Park Place Technologies CEO: 8 Biggest Investments For 2021
From new as-a-service offerings to edge computing opportunities, Park Place Technologies CEO Chris Adams explains his company’s eight biggest investments and market trends that will shape 2021.
Park Place CEO Chris Adams Unveils His Bets For 2021
Fresh off Park Place Technologies’ blockbuster acquisition of Curvature, which will double the company’s revenue size and headcount, Chris Adams tells CRN his bold investment plans in store for 2021 to take Park Place to the next level.
“Change is who we are as a company and change really is the industry because now there’s this senior, credible competitor to the OEMs,” said Chris Adams, CEO of Cleveland, Ohio.-based Park Place Technologies, one of the top market leaders in hardware maintenance in the world. “We’re pretty excited about that and continuing to investment in all these innovations. I think they’re going to change our industry for the good.”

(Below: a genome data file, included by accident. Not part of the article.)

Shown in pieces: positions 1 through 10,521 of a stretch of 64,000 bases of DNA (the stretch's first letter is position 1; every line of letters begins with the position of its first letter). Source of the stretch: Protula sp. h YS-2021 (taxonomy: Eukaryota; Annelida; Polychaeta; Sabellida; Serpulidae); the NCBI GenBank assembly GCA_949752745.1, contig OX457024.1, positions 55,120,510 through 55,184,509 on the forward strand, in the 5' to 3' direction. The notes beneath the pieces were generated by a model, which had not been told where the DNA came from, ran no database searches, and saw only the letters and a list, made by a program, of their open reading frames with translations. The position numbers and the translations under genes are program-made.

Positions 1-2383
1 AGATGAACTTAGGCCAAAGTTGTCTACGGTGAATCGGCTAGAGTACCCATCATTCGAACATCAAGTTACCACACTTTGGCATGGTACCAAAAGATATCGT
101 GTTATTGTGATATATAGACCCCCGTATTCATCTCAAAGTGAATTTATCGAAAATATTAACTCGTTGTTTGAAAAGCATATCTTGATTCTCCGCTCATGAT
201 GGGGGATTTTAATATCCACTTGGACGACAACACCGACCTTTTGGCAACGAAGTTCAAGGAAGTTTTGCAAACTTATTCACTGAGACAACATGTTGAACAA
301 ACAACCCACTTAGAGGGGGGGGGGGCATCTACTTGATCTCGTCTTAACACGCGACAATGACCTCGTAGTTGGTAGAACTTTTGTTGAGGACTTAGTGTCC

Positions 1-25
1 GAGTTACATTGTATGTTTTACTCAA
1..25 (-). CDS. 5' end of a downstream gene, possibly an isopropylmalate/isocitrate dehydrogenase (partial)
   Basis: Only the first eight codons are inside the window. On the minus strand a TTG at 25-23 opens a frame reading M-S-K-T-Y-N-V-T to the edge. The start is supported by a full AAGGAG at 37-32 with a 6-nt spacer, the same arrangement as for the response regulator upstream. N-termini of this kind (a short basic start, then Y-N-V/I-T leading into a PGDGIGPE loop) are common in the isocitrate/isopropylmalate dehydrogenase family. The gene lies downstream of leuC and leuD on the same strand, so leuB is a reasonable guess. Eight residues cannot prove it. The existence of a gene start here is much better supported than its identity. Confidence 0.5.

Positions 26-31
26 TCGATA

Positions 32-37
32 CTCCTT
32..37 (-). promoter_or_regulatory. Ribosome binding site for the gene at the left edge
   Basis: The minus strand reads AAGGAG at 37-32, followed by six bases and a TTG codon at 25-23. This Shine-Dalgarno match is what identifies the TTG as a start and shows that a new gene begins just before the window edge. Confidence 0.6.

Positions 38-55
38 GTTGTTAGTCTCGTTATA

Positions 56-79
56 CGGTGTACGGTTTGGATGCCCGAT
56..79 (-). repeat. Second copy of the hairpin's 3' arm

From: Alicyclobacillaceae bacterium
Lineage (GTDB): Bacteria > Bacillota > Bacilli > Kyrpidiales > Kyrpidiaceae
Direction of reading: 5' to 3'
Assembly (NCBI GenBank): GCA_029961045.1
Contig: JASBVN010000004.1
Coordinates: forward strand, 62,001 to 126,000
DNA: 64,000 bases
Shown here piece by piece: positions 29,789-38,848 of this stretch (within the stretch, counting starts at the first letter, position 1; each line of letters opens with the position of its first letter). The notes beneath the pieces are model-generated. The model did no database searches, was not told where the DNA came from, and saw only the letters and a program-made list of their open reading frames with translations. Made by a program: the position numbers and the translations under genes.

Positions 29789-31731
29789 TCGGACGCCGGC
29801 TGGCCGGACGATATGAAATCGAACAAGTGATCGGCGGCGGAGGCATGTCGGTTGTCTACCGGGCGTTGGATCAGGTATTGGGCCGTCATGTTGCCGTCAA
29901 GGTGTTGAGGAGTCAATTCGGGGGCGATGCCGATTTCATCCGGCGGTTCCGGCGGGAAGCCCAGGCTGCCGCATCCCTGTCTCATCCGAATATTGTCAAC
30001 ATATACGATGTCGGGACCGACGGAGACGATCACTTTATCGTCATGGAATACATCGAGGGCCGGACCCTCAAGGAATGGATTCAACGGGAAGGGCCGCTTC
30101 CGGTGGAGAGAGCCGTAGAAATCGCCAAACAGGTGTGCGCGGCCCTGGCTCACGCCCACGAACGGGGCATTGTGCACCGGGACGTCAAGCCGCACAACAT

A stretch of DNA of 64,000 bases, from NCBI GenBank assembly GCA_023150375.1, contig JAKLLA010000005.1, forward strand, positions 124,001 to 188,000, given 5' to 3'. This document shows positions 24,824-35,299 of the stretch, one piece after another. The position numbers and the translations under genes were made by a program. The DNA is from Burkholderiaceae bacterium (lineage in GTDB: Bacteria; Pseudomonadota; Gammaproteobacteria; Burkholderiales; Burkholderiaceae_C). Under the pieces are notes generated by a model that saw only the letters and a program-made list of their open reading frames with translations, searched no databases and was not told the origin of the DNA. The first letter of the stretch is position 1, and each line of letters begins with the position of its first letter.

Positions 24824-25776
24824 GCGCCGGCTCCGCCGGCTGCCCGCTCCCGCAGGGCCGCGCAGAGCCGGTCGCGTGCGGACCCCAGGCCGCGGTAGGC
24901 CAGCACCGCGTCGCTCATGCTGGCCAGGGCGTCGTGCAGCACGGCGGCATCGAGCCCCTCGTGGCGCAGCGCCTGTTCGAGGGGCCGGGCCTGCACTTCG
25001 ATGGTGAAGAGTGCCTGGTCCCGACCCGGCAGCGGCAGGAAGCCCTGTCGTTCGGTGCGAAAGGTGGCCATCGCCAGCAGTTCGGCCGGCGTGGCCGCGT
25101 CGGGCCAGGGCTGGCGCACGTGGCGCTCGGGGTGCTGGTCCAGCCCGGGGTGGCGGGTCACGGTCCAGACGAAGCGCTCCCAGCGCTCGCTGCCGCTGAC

Park Place has been expanding into new market segments via acquisitions over the past several years, while at the same time expanding on its core maintenance, monitoring and management capabilities.
From new as-a-service offerings to virtual machine (VM) monitoring, Adams breaks down Park Place’s eight biggest technology investment plans and boldest predictions for 2021.
New Capacity As-A-Service Offering
In 2021, we’re going to be launching capacity as-a-service. This is a big ask right now from customers. Customers want to optimize their gear, and capacity is the way you do that or one of the methods you use. When looking at your storage as a whole and seeing how utilized it -- the same thing with networking or same thing with CPU utilization across a complete node or a group of servers – capacity as-a-service can solve optimization challenges.